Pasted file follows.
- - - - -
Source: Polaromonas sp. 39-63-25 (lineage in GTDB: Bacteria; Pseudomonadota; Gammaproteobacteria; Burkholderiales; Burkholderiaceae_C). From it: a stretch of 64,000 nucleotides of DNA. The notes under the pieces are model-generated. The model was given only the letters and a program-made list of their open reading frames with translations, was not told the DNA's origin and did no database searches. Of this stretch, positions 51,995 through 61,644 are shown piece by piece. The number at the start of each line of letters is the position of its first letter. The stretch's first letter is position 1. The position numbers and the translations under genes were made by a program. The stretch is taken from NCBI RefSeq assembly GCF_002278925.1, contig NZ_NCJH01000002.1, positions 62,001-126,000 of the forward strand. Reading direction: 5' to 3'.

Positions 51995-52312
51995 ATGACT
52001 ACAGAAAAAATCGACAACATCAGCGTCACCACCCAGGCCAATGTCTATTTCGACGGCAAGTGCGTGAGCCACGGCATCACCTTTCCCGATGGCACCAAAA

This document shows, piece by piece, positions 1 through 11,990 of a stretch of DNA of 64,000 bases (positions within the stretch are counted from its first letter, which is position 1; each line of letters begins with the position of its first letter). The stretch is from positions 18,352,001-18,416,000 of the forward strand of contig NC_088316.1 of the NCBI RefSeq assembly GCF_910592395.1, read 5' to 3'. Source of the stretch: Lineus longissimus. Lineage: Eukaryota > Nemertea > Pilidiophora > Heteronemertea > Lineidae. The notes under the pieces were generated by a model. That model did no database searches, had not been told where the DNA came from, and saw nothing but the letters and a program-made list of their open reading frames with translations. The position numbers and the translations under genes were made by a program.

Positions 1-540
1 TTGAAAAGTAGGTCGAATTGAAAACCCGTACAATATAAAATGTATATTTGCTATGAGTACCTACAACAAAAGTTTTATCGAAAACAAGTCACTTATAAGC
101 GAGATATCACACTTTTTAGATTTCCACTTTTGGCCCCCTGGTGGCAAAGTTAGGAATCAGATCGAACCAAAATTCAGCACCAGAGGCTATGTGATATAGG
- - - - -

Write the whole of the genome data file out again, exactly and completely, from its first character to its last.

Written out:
Source: Polaromonas sp. 39-63-25 (lineage in GTDB: Bacteria; Pseudomonadota; Gammaproteobacteria; Burkholderiales; Burkholderiaceae_C). From it: a stretch of 64,000 nucleotides of DNA. The notes under the pieces are model-generated. The model was given only the letters and a program-made list of their open reading frames with translations, was not told the DNA's origin and did no database searches. Of this stretch, positions 51,995 through 61,644 are shown piece by piece. The number at the start of each line of letters is the position of its first letter. The stretch's first letter is position 1. The position numbers and the translations under genes were made by a program. The stretch is taken from NCBI RefSeq assembly GCF_002278925.1, contig NZ_NCJH01000002.1, positions 62,001-126,000 of the forward strand. Reading direction: 5' to 3'.

Positions 51995-52312
51995 ATGACT
52001 ACAGAAAAAATCGACAACATCAGCGTCACCACCCAGGCCAATGTCTATTTCGACGGCAAGTGCGTGAGCCACGGCATCACCTTTCCCGATGGCACCAAAA

This document shows, piece by piece, positions 1 through 11,990 of a stretch of DNA of 64,000 bases (positions within the stretch are counted from its first letter, which is position 1; each line of letters begins with the position of its first letter). The stretch is from positions 18,352,001-18,416,000 of the forward strand of contig NC_088316.1 of the NCBI RefSeq assembly GCF_910592395.1, read 5' to 3'. Source of the stretch: Lineus longissimus. Lineage: Eukaryota > Nemertea > Pilidiophora > Heteronemertea > Lineidae. The notes under the pieces were generated by a model. That model did no database searches, had not been told where the DNA came from, and saw nothing but the letters and a program-made list of their open reading frames with translations. The position numbers and the translations under genes were made by a program.

Positions 1-540
1 TTGAAAAGTAGGTCGAATTGAAAACCCGTACAATATAAAATGTATATTTGCTATGAGTACCTACAACAAAAGTTTTATCGAAAACAAGTCACTTATAAGC
101 GAGATATCACACTTTTTAGATTTCCACTTTTGGCCCCCTGGTGGCAAAGTTAGGAATCAGATCGAACCAAAATTCAGCACCAGAGGCTATGTGATATAGG